Believe it or not, the conference slate is merely three days away, and in some sense, that”s a bit of a shame because the Ivy League has really been cranking into gear over the last couple weeks, sticking it to some big conference squads. Wins over California, Bucknell, and Providence (among other impressive performances) have elevated the league all the way to 18th in the Pomeroy conference rankings and to 23rd in the conference RPI. While some had feared that in such a down year, the Ivy champ would receive a dreaded #15 or even #16 seed in the NCAA tournament, it now seems that the Ancient 8 king will earn a more palatable #13 seed, according to Joe Lunardi”s first edition of Bracketology, released January 8th. Furthermore, all eight Ivy teams have defenses ranked in the top 215
teams of Division I, but only three have offenses ranked in the top 215. With that in mind, we are going to buck convention and predict that offense wins championships as those three top 215 offenses make up our top 3 spots in this week”s Power Poll.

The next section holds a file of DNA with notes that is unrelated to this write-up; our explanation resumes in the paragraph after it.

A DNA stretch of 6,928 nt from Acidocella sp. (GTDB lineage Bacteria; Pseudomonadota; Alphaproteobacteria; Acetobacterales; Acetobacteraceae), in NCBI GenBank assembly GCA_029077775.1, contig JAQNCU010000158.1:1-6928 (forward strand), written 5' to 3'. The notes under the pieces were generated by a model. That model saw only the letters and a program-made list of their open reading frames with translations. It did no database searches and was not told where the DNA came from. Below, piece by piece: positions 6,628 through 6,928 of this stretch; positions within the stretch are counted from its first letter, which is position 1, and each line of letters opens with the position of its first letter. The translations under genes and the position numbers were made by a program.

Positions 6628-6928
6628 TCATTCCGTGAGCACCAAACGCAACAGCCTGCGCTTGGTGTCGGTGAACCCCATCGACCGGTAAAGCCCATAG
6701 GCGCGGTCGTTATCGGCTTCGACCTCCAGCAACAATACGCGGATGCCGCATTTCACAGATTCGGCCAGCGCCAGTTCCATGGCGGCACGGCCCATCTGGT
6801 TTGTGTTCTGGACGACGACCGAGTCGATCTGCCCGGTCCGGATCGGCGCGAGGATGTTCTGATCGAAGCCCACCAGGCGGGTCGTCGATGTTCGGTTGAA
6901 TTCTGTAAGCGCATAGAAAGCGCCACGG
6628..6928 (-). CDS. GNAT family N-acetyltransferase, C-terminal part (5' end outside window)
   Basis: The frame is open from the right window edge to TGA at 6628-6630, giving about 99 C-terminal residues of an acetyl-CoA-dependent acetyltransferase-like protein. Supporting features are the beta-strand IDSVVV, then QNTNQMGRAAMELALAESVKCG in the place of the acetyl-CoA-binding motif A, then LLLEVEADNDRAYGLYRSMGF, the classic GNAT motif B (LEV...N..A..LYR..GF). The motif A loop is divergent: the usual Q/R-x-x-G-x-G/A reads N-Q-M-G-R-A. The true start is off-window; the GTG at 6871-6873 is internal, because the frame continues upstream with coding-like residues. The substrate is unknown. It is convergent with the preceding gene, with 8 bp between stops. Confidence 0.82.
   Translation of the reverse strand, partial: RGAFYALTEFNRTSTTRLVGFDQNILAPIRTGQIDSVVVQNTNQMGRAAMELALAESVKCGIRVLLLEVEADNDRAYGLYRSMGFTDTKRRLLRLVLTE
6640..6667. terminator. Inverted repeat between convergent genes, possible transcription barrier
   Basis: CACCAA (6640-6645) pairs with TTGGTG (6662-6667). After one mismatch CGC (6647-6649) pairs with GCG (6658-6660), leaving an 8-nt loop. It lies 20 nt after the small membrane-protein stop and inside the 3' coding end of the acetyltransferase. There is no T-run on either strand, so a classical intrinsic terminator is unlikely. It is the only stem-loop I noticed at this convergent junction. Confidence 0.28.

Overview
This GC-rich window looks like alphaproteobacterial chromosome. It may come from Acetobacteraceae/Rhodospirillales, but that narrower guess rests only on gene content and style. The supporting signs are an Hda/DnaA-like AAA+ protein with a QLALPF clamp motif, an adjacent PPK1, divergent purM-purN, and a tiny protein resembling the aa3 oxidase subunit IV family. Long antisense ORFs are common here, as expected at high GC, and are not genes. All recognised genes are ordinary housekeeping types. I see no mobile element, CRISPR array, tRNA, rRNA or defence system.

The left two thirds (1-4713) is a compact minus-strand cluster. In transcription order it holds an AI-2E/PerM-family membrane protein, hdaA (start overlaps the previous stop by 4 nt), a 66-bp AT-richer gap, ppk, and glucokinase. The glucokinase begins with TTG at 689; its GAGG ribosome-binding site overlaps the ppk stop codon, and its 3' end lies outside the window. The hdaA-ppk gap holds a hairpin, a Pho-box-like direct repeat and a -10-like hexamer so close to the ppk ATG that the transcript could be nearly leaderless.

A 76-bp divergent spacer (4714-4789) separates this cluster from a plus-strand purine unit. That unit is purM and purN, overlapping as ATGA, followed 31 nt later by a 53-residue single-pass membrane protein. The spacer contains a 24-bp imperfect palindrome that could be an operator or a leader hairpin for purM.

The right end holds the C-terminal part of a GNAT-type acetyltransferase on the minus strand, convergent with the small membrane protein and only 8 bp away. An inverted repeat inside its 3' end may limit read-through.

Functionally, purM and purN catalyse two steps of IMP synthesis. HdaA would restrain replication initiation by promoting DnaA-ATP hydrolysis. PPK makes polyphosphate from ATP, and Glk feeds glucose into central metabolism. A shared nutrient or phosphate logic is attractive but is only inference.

While it may be tough to see in terms of results, especially after today”s eight point loss to New Hampshire, this young Yale Bulldogs team is making progress. So far, the biggest problem has been getting good shots and taking care of the ball. The Bulldogs rank near the bottom of Division I in shooting percentage and turnover rate. Today”s loss was a perfect example: 1-14 shooting from three (7%) and 18 turnovers.
The reason for the low shooting percentage has simply been a lack of dangerous offensive weapons. Opponents have keyed on Austin Morgan and have kept him mostly quiet. Other than Justin Sears, no one has demonstrated the ability to score. And Coach James Jones sure has given everyone a chance. Besides Morgan, there isn”t a player on this roster playing more than 60% of the team”s minutes. Yale has been going with the old 11 man rotation.